The Roller Coaster Effect in Leading Change
In one of the better books I’ve found on the subject of change leadership in the church, Leading Change in the Congregation [Alban Institute Publications, 1998] Gilbert Rendle writes:
“Working with congregations in change is not a dispassionate proposition. While working with goals and programs of the congregation, leaders will also be confronted with emotions … It is important for leaders to know what they and their congregation are feeling.”
Rendle goes on to say that church leaders should be mindful that the emotions people experience when in the midst of change are like the sudden and dramatic twists, turns and drops of a roller coaster.
Award winning sociologist and educator, Michael Lindsay, adds, “Leaders must remember that they do not encounter these ups and downs at the same time as their followers. Leaders ride in the front of the cars of the roller coaster, which means they reach the peaks and the valleys before their followers. Sometimes the lag between the leader and follower can be so great that the leader is reaching the crest of the peak as the follower is just entering the valley before it.”
The Right Pace of Change
The wise leader understands the importance of patience and pace in leading change. In fact, discerning the right pace for a change initiative may be one of the greatest challenges of church leadership.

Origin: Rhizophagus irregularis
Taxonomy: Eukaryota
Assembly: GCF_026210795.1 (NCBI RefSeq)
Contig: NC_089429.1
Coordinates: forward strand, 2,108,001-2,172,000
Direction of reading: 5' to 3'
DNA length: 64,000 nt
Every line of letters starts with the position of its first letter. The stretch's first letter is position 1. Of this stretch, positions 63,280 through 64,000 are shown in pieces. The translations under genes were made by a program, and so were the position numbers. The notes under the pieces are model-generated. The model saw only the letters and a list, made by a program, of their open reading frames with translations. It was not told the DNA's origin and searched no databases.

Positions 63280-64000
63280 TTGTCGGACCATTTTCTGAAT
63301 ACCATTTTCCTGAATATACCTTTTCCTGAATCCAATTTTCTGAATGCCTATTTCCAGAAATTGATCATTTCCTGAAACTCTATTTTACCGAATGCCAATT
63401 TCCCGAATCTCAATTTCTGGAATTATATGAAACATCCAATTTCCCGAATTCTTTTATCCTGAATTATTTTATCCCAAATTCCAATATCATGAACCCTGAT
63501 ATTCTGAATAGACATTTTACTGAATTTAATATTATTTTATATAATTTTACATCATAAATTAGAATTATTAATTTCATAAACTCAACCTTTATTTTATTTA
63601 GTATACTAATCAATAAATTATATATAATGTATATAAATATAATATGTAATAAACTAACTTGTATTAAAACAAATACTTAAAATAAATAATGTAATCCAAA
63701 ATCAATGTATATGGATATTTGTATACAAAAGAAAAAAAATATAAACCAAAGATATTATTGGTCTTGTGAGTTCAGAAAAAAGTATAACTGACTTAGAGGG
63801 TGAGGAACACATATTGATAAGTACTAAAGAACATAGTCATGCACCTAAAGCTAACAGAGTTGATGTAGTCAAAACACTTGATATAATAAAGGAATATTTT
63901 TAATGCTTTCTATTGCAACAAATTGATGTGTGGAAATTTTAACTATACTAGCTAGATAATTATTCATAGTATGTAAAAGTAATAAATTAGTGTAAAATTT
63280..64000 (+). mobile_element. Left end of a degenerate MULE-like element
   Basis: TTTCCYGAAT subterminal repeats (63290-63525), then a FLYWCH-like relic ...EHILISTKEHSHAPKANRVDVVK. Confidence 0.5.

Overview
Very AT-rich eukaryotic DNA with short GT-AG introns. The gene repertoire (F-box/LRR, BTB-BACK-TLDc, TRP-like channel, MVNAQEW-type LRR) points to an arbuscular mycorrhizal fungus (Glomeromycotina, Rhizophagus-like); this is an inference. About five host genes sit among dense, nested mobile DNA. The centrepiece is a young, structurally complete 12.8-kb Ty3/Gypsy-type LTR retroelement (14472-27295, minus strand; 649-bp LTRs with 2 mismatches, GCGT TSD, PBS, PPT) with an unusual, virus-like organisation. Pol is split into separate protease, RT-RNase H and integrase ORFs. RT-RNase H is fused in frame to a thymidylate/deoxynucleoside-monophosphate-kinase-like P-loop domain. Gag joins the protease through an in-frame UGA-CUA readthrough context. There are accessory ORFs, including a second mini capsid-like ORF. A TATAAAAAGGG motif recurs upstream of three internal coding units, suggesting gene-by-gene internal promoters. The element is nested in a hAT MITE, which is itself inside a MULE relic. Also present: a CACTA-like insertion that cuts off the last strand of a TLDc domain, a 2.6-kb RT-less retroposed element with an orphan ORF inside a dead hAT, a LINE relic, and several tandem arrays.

This was brought home to me by a key leader after an underwhelming response to a change initiative passionately presented by our pastor and me to our church leadership. He told me, “Jim, it isn’t that we don’t want to support your proposal, you need to remember though that you have been living with this for months and we just heard about it tonight. We need the time to pray through and process what we have heard.”
It was a good reminder that my sense of “crisis” and “priority” may not be shared by the congregation and that I should allow them time to catch up with the change I have already embraced.
Control the Rate of Change
Studies have shown there are definite limits to the amount of change an individual can, and will, tolerate. When these limits are exceeded, there may be strong reactions against most any change, even good ones.
By contrast, when change is implemented within the tolerance level, people may not even perceive the change is happening or may actually find the change stimulating.
The reality is that most congregations can handle only one change at a time. Yet, church leaders tend to stack change on top of change, proposing additional change initiatives before the previous changes have been fully implemented. We then wonder why our people are frustrated, angry and unmotivated.
A good rule of thumb, even for a new pastor in his “honeymoon” window of opportunity, is to be sure that the previous change is implemented, embraced and under control before initiating a new one. It is a slower but surer approach for leading change.
Posted on November 4, 2014